Leon Radegonde’s work is a reminder that the Seychelles isn’t just about a tropical paradise. His use of everyday materials – salvaged waste, old sheet metal, shop keepers’ notebooks, sackcloth and rags – intimates the social struggle these islands have witnessed. He honours many of his people who would decorate their wood and tin walls with layers of pages cut from magazines, and mend and remake bedlinen.
Radegonde’s studio in Mahe, Seychelles, is also his gallery and home. An uncluttered white space in which there is a sense of beauty and harmony. Agricultural implements hang alongside small photographic portraits printed onto plywood and mounted on dark wood. Ropes of painted rag beads frame the photographed portrait of a young man printed onto rust-pitted sheet metal, half of whose wistful face is hidden in shadow. Radegonde cites Rembrandt as an influence in his portraiture.
Pages of handwritten mobile phone numbers from the notebooks used by the corner shops which top-up customers’ credit are applied onto burnt canvas stretched on plywood and displayed in threes. He shuns colour, saying it “acts like a parasite, preventing you from looking at the content of the art”.
His current works are his tapestries – created from large sheets of unstretched sackcloth sewn together, then wrapped around wet rusty iron for days, resulting in criss-crossed brown patterns. Used engine oil creates shades of grey and brown, and drips of white emulsion paint reference Pollock. Small pieces of patterned cotton may be sewn on by women in a sewing shop. He adds random letters, numbers and symbols in epoxy resin or charcoal, saying these could be secret messages – the interpretation is our own. I found them sombre and mesmerising.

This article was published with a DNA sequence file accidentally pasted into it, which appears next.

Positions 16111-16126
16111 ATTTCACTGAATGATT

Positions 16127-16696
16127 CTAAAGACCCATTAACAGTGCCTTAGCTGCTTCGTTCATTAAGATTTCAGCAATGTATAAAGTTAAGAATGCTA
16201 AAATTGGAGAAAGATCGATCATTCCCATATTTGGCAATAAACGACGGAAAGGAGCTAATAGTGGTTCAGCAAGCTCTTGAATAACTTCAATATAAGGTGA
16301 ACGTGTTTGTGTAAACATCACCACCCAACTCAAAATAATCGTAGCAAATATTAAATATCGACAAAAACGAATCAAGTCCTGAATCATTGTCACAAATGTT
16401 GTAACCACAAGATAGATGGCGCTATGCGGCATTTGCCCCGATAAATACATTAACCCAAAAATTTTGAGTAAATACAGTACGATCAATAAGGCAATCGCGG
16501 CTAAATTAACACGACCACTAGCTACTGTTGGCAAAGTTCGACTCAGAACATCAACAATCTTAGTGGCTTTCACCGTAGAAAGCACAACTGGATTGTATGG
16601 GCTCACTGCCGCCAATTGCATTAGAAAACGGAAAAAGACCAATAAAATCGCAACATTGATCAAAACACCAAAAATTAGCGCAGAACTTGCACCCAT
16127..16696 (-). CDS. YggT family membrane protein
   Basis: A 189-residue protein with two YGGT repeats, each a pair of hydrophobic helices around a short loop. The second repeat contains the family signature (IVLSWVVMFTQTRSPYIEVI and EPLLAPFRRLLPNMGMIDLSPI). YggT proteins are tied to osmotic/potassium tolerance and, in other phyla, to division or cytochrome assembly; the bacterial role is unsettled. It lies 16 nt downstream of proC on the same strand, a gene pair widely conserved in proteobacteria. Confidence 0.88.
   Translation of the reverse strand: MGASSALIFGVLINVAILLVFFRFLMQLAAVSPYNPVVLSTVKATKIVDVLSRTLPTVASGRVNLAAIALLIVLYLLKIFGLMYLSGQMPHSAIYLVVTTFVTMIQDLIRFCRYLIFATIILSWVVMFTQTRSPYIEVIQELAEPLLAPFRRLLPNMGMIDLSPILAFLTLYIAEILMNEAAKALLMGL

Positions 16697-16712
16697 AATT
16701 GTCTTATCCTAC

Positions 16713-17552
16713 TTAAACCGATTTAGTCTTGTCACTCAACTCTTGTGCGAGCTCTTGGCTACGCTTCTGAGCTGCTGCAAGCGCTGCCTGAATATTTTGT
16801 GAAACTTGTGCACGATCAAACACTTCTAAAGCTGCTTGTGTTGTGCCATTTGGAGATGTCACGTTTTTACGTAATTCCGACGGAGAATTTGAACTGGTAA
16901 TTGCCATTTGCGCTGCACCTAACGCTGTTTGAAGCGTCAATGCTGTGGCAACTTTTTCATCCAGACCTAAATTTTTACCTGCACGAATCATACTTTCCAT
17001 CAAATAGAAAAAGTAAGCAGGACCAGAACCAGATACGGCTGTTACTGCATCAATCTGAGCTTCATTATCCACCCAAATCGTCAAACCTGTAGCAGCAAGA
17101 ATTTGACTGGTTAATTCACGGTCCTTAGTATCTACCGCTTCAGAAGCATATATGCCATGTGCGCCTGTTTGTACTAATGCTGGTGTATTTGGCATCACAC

His other main area of work are his totems – small free-standing pieces of found wood or old planks, bearing remnants of paint from their former existence. They are scoured and embellished by Radegonde in repeating patterns sometimes suggesting a human figure. They resonate tribal art and inspired meditative contemplation in me. From the 2015 Venice Biennale we see a series of smaller totems formed in a circle in front of a mirror.
Radegonde finds, recycles, re-purposes and transforms. He represents Seychelles’ past and present in delicate and original ways. He strikes out on a different path from the local traditional domestic and landscape art, and is highly regarded for doing so. He is collected in Germany particularly – he had a solo exhibition in Munich in 2011. His work is hauntingly beautiful, and there is a message here for us in the current disposable age.